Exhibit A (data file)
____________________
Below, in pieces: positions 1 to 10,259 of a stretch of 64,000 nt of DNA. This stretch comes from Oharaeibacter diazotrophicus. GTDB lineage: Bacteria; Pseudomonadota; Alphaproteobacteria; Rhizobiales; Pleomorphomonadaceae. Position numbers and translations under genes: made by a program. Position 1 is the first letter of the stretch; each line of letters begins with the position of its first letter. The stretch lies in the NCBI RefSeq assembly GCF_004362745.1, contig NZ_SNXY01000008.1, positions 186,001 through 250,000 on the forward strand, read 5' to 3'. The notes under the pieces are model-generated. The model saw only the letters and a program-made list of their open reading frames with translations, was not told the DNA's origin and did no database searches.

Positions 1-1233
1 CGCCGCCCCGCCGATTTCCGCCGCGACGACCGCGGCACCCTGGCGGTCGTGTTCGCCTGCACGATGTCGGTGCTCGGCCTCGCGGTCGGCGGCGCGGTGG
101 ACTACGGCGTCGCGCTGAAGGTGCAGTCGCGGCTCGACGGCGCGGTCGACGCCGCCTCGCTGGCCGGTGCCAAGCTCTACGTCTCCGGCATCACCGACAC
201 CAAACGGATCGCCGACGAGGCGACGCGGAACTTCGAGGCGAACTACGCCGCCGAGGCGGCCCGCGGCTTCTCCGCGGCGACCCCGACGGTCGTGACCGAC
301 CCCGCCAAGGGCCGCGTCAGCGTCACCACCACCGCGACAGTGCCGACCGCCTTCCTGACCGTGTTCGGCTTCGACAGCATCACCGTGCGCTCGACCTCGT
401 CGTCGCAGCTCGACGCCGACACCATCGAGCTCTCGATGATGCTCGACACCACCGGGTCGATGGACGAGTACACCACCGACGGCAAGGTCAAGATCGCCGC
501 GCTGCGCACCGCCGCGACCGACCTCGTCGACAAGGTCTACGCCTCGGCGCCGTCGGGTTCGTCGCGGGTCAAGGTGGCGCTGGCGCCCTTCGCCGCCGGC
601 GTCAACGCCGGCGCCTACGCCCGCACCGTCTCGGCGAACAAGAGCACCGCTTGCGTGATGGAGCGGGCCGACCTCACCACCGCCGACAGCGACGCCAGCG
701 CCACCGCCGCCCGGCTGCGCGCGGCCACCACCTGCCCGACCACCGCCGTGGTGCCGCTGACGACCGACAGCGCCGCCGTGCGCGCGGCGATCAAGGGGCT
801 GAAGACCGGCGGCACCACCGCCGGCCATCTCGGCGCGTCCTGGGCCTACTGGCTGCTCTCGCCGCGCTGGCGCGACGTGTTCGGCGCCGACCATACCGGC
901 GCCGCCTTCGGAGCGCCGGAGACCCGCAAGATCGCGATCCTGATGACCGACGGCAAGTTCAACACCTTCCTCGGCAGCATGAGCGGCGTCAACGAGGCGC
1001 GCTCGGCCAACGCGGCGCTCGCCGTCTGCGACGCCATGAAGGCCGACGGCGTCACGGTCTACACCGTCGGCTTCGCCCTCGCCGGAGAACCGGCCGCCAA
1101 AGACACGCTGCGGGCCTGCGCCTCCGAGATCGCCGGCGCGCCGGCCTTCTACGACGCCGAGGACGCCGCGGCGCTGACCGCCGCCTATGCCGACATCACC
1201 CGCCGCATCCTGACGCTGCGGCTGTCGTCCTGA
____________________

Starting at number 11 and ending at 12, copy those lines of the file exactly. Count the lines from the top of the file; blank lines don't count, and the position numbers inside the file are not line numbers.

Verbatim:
801 GAAGACCGGCGGCACCACCGCCGGCCATCTCGGCGCGTCCTGGGCCTACTGGCTGCTCTCGCCGCGCTGGCGCGACGTGTTCGGCGCCGACCATACCGGC
901 GCCGCCTTCGGAGCGCCGGAGACCCGCAAGATCGCGATCCTGATGACCGACGGCAAGTTCAACACCTTCCTCGGCAGCATGAGCGGCGTCAACGAGGCGC